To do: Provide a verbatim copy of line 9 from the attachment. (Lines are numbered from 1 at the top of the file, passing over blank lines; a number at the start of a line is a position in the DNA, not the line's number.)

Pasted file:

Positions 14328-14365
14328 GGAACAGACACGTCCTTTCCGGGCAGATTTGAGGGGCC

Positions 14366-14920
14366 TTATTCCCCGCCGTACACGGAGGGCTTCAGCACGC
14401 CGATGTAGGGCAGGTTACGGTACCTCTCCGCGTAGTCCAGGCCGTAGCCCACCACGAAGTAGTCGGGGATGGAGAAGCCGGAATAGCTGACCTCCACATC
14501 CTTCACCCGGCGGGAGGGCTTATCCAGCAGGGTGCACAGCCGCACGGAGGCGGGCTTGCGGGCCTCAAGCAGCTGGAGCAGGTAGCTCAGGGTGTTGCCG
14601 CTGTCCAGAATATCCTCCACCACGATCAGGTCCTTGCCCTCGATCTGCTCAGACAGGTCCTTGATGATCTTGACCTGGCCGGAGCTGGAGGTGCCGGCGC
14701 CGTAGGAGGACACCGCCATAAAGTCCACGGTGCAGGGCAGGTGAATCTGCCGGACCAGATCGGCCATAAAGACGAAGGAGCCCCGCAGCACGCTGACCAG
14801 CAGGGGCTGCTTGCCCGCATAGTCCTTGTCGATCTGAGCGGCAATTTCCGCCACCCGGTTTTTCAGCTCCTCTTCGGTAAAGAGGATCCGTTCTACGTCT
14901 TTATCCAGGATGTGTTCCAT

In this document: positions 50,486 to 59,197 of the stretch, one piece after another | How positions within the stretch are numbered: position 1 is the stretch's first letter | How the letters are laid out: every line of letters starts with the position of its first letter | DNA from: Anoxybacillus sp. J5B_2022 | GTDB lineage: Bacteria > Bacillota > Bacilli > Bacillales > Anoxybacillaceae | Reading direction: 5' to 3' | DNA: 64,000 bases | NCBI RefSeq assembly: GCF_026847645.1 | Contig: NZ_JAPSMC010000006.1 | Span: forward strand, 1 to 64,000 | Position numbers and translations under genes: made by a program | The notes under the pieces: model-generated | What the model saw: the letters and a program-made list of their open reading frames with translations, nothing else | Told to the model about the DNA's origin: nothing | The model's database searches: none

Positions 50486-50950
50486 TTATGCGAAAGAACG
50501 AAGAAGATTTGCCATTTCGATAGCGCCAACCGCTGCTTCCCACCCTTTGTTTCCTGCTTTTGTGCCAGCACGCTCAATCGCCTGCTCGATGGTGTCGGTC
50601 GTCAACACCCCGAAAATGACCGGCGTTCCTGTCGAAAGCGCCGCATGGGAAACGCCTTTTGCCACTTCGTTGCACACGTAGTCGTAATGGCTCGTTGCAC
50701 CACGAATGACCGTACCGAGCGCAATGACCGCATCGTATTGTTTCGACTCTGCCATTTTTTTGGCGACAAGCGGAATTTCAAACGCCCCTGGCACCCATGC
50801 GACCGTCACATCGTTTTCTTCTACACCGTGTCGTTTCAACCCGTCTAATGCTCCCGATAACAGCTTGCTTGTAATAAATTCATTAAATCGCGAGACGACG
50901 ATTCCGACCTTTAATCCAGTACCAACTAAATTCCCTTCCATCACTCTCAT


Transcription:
14801 CAGGGGCTGCTTGCCCGCATAGTCCTTGTCGATCTGAGCGGCAATTTCCGCCACCCGGTTTTTCAGCTCCTCTTCGGTAAAGAGGATCCGTTCTACGTCT